All living things, we sang and prayed for purity, scattered everywhere
Among the stones
Of other worlds and asked the moon to stay off us
As far as it always had, and especially far
From L.A. I playing from childhood also
Like the Georgia mountains the wind out of Malibu whipped her
Long hair into “Wildwood Flower” her blue eye —whose eye
Was somewhat strangely more than blue
—and if we lived
We were the cresting of a tide wherein
An endless motion rose exemplified.
—The gentle ecstasy of earth
And ruination, we lay on the threatened grass
Of cliffs, she tangled in my strings, her dark hair tuned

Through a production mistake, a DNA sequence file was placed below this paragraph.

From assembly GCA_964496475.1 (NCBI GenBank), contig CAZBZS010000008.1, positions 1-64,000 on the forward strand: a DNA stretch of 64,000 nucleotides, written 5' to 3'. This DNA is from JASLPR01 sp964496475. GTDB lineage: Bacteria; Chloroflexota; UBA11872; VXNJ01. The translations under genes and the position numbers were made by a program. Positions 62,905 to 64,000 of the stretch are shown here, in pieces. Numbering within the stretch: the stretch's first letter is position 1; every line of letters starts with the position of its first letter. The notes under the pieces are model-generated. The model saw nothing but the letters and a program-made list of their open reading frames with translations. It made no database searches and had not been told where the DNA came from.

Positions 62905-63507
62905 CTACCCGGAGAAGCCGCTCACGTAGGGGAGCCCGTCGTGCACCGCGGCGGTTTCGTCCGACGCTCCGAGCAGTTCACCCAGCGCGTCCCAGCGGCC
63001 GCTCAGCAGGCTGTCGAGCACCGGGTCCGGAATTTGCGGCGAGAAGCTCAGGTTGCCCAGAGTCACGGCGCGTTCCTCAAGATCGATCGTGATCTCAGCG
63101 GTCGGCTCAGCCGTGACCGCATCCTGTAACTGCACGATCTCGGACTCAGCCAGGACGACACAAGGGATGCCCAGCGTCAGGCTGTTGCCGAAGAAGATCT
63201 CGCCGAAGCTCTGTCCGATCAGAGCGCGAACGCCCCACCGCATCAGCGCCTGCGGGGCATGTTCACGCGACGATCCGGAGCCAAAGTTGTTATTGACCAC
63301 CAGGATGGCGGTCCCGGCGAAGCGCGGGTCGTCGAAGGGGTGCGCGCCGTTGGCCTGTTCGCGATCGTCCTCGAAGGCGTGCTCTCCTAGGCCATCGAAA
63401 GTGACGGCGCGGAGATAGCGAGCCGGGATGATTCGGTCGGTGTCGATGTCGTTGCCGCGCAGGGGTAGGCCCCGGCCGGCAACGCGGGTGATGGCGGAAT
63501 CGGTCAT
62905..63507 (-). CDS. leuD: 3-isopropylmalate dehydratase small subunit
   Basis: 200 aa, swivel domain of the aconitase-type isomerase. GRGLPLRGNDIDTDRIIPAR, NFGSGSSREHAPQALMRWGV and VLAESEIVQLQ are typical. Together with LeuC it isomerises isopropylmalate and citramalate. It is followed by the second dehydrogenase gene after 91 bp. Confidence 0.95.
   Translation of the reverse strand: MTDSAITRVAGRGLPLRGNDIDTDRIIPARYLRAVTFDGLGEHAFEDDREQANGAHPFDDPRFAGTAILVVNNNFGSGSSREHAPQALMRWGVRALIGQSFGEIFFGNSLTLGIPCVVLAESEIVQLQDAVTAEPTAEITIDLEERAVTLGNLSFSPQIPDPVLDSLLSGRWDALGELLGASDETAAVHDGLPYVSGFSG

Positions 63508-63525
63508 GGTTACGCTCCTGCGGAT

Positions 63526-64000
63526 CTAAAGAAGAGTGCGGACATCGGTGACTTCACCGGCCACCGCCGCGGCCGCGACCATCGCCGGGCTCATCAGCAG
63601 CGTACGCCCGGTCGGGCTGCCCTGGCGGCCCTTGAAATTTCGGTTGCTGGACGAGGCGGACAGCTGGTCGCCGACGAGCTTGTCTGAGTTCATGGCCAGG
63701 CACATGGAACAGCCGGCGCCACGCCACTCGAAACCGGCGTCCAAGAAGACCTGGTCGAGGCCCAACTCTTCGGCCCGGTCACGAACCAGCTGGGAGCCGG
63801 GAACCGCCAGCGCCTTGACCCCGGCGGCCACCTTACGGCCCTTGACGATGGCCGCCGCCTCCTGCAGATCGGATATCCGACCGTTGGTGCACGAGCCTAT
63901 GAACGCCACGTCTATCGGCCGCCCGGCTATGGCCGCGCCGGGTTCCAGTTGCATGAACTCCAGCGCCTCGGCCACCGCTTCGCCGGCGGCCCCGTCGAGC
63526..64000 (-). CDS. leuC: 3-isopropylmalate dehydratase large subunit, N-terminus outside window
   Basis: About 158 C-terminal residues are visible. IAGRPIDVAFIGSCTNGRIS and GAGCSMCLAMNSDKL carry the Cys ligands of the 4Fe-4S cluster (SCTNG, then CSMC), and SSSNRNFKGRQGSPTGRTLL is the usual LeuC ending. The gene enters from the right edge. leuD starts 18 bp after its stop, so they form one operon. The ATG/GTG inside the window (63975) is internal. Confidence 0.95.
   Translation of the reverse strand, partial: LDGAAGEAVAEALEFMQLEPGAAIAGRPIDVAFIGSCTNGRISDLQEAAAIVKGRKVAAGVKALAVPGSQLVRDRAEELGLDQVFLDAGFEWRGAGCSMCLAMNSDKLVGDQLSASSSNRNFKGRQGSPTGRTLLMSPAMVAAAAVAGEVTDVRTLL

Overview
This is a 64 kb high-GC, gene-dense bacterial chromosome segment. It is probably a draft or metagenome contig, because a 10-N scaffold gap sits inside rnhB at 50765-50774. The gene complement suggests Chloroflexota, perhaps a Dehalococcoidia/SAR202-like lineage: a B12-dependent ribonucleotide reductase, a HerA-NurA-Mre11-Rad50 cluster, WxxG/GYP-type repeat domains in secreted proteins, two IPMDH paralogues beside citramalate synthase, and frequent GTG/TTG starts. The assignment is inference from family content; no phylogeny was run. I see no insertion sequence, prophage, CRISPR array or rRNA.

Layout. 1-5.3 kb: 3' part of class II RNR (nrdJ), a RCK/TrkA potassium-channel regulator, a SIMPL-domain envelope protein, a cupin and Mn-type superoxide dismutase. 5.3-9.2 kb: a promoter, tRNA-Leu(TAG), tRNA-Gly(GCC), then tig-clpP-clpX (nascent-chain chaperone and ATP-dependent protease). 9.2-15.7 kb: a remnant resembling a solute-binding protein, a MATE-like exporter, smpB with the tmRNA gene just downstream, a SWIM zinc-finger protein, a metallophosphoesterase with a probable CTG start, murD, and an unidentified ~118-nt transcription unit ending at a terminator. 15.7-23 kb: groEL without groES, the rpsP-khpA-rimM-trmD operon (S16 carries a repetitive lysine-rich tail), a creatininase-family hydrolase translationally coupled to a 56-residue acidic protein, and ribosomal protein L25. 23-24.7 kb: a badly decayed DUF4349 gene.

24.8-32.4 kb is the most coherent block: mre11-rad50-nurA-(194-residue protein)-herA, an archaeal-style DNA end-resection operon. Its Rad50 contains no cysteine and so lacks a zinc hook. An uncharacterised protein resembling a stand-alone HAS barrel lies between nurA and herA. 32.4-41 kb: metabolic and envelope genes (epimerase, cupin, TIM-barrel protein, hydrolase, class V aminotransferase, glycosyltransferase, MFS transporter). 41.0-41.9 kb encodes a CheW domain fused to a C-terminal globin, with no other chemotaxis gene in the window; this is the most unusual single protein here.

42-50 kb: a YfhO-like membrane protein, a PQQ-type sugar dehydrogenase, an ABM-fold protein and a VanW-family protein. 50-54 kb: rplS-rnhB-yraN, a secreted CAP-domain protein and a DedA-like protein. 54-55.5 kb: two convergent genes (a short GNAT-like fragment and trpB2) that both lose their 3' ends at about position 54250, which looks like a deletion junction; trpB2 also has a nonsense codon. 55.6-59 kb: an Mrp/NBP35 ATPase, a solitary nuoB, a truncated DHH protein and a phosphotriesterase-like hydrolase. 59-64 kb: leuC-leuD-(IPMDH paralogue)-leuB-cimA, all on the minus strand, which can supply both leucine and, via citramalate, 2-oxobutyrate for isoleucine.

To me, the mountains humming back
Into resolution, in the great low-crying key
Of A.
—I saw the moon and heard her sing.
I saw her sing and heard the moon.
O vibrating mountains and bronze
Strings, O oil-slicks in the moderately damaged eye
And the sides of fish flashing out
One more time birds black with corporations, turn me over to those
—Maddened with hunger for another world:
She lies in
In Forest Lawn.
O astronauts,
Poets, all those
—Of the line of wizards and saviors, spend your lives
And billions of dollars to show me
The small true world
Of death, the place we sang to
From Zuma. I read and imagine everything
I can of the gray airless ground
Of the moon sphere cracked and bombarded
By negation pure death, where death has not
Yet come
—where yet no God appears:
Who knows?
There might be some unknown
Consolation in knowing California
Is not the deadest world of all
Until tomorrow: might be some satisfaction
Gone spatial some hope